ACTOR APPEARED IN 'THE UNTOUCHABLES' & 'BONFIRE OF THE VANITIES'
Clifton James, who had appeared in two Brian De Palma films-- The Untouchables (1987) and The Bonfire Of The Vanities (1990), passed away Saturday at the age of 96. His daughter, Lynn James, told the Associated Press, "He was the most outgoing person, beloved by everybody. I don't think the man had an enemy. We were incredibly blessed to have had him in our lives."
Most of the articles about James' passing highlight his role as a redneck sheriff in two James Bond films starring Roger Moore: Live and Let Die (1973) and The Man With the Golden Gun (1974). "His daughter noted that her father sometimes said actors get remembered for one particular role out of hundreds," states the Associated Press article. "His is the sheriff's, but he said he would have never picked that one," said Lynn James. During the prime of his career, the article states, James "loved working on the stage in New York."
Here's part of an obituary written by Meagan Navarro at ScreenRant:
James was born May 29, 1920 in Spokane, Washington as the oldest of five siblings, and the only son. His mother was a teacher and his father a journalist. He was raised near Portland, Oregon during the height of the Great Depression. A decorated World War II veteran, James served nearly five years in the South Pacific and has earned numerous decorations for his service including a Silver Star, Bronze Star, and two Purple Hearts.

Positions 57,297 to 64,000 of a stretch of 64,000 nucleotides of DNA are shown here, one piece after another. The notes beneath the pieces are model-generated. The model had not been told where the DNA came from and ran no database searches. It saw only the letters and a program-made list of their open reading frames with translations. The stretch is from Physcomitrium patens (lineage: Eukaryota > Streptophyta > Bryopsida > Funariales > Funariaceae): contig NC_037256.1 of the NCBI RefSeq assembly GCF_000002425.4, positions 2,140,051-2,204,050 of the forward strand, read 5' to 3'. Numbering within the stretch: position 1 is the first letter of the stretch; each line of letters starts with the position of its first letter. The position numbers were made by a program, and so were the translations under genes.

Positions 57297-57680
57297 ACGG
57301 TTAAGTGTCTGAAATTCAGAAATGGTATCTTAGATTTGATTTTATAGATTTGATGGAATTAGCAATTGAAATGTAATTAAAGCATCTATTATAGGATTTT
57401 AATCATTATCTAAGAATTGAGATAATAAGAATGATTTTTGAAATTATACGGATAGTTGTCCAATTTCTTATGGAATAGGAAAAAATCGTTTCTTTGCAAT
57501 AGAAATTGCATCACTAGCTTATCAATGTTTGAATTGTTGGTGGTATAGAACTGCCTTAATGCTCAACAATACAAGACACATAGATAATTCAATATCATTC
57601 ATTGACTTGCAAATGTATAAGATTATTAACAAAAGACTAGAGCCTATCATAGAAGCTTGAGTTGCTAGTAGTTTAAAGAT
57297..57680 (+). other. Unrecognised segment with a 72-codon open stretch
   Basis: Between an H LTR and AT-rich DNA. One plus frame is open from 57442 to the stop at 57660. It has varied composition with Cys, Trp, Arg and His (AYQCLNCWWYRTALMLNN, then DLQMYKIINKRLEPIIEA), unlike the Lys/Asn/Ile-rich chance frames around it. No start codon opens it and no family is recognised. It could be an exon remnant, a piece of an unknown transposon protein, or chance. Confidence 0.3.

After leaving the Army, James took classes and acted in plays at the University of Oregon before moving to New York to launch his acting career. His first stage appearance was The Time of Your Life, and he continued to perform in numerous stage plays on Broadway.
Despite being a northerner with a love of theater, his most famous role came on film as the tobacco spitting southern sheriff from Louisiana in 1973’s Live and Let Die. The stark comedic contrast to Roger Moore’s cool, sophisticated James Bond proved to be so popular with audiences that the writers wrote the comic-relief character into the next James Bond film, 1974’s The Man with the Golden Gun. This entry saw the popular character bringing even more comedic relief to the film as it took the southern sheriff out of the south and into Thailand. His knack for portraying a cigar-chomping, tobacco chewing southerners carried over in many other film roles, as in his role of Carr in Cool Hand Luke. James also acted opposite to Bruce Willis in The Bonfire of the Vanities, and Robert De Niro in an uncredited role as a district attorney who prosecuted Al Capone in The Untouchables.
On television, James had appeared in Gunsmoke, Bonanza, The Dukes of Hazard, Lewis & Clark, The A-Team, Dallas, and more. As a lover of celebrating holidays with his wife, Laurie, James once played Kris Kringle in a 1996 episode of long-running soap opera All My Children. Perhaps his most notable television role, however, is that of powerful Houston lawyer Striker Bellman in the soap opera Texas, from 1981 to 1982.
James leaves behind his wife, his five children, 14 grandchildren, and four great-grandchildren, as well his two younger sisters Cicely and Beverley. He will be missed.